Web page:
We’ve got time to deal with running out of fossil fuels, and we don’t have to starve or freeze anyone to do so.

Joel O’Bryan
Reply to  Peter Sable
December 14, 2015 10:41 am

Sadly, science left the Climate Change debate 20 years in the run-up to TAR. The only things that have been transformed is objective truths and unccertainties to false propaganda, which in turn changed climate science to climate politics.

Evan Jones
Reply to  Joel O’Bryan
December 15, 2015 4:03 am

It didn’t exactly leave. It just changed. But fear not. PNS is no longer so much in vogue, anymore. I “project” that scientific method will be the New Black again.

Tom O
December 14, 2015 10:58 am

It would be nice to know how that only in the last 20 years was “natural variability” and the deep oceans able to overpower man’s crusade to broil the world, but it had nothing to do with the warming in the past. It just amazes me how the “believers” try to explain away their errors by blaming the planet without even realizing just how much they are denouncing their own beliefs.

Janice Moore
Reply to  Tom O
December 14, 2015 11:56 am

Yup. They are self-destructing — and THAT MAKES ME LAUGH -LOLOLOLO!

December 14, 2015 12:35 pm

Os43b-05 accepts that there has been a pause
U13a-03 says there ain’t.
Shouldn’t oreskes and lewandowsky be attacking the authors of os43b-05 for heresy?

Smart Rock
Reply to  peter9381
December 14, 2015 3:15 pm

That’s the glory and the wonder of the AGW model. It can do anything, warm the earth, cool the earth, more snow, less snow, wetter, drier, windier, calmer, sunnier, cloudier, pause, no pause. And, even more wonderful, it can do all these opposite things AT THE SAME TIME!!
When has science ever had such a wonderful tool for predicting (sorry “projecting”) the future.

Jaakko Kateenkorva
December 14, 2015 1:20 pm

If scientists remain on the sidelines, they insure that others with an axe to grind will fill the void, game the process of risk assessment, and insure sub-optimal policy decision-making.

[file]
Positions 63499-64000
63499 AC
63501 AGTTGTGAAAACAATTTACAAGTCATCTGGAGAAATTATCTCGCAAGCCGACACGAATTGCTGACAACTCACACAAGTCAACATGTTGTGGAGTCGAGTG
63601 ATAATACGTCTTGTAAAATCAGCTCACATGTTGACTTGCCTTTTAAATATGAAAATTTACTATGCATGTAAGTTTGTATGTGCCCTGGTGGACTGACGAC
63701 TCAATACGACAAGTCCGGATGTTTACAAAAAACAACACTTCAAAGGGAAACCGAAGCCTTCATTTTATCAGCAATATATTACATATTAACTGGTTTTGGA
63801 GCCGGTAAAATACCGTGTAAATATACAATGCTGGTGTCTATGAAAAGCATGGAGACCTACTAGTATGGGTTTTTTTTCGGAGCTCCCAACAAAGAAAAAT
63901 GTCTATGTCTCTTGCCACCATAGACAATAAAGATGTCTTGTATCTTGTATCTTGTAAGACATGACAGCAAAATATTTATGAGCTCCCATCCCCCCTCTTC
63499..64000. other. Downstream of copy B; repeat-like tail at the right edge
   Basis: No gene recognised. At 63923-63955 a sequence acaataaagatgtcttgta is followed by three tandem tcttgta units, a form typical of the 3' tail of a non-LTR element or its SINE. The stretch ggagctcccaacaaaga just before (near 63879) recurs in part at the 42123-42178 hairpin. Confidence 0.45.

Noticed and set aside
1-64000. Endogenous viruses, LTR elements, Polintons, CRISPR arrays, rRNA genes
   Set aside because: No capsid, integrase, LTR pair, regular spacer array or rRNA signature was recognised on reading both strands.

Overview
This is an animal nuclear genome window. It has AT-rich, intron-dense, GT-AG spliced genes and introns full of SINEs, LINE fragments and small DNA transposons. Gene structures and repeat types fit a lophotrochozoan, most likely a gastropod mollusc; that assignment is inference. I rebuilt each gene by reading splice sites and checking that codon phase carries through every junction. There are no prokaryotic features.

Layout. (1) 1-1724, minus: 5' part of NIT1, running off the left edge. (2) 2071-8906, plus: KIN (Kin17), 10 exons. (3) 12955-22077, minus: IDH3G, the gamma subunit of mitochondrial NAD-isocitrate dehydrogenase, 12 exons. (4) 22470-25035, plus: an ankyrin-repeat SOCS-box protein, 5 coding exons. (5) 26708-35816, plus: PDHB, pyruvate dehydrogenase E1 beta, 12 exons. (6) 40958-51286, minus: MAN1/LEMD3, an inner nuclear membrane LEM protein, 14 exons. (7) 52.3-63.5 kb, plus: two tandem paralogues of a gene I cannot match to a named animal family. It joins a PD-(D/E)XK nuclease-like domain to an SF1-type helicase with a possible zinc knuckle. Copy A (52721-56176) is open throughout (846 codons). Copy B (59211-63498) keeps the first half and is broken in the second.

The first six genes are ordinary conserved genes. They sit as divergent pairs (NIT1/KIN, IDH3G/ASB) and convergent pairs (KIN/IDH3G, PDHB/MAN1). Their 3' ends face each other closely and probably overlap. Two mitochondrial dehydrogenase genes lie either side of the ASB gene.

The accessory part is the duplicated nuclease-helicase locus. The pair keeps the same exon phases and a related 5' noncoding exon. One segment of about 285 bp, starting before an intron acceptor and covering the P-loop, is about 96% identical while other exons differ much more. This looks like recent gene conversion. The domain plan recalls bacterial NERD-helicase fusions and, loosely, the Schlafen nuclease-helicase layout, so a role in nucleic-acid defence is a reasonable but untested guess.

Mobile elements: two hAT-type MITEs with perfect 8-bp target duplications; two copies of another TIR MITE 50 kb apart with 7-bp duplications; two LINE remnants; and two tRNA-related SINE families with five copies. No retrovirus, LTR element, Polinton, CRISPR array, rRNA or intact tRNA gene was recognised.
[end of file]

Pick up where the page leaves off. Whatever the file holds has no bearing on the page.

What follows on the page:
Well, that’s an Inconvenient Truth right there. Al?

December 14, 2015 1:28 pm

No one could accuse James Hansen of exhibiting “reticence,” or “reluctance to speak in public about the threat of climate change”. As for ‘irrelevance, ego and failure to predict correctly’…..not so much.

December 14, 2015 1:41 pm

From my experience visiting the poster sessions at past Fall AGU Meetings in SF, they are usually low-key and civil. Steve Mosher has done a few poster presentations in past Fall AGW Meetings in SF. He can relate his experiences to you, perhaps.
Stay circumspect.

December 14, 2015 2:04 pm

U13A-03: Reticence, Accuracy and Efficacy

Accuracy is phenomenal: atmospheric composition in parts per million, temperature in fractions of a degree, rise of the oceans in millimeters etc. All that on average per year in an Earth-sized sample.
The question is rather how not to be reticent about “crying wolf” of such magnitudes? Perhaps some meteorologists and psychologists take it seriously, but metrologists are slapping their knees.

Janice Moore
Reply to  jaakkokateenkorva
December 14, 2015 8:55 pm

lolololololololo — +1!

Reply to  jaakkokateenkorva
December 14, 2015 9:07 pm

The Art of the Con

Evan Jones
Reply to  knutesea
December 15, 2015 4:05 am
Science or Fiction
December 14, 2015 3:04 pm

“If You See Something, Say Something”
I see something:
IPCC is governed by unscientific principles!

Janice Moore
Reply to  Science or Fiction
December 14, 2015 8:54 pm

Dear Science or Fiction,
Thank you for sharing all that hard work with us! I only read a few excerpts (getting late!) but, it looked thorough and well researched. Great expose of that body of corruption, the IPCC.
One suggestion: Putting your comments/conclusions in a different color or font would help the reader, giving us “signposts” along the way. A quick scan of a summary of (or comment on) what a given paragraph is talking about makes reading technical writing easier.
Well done!
Your ally for science realism,

Science or Fiction
Reply to  Janice Moore
December 14, 2015 9:38 pm

Thanks for your feedback and for good advices Janice – I will look into that. 🙂

Janice Moore
Reply to  Janice Moore
December 14, 2015 10:53 pm

My pleasure.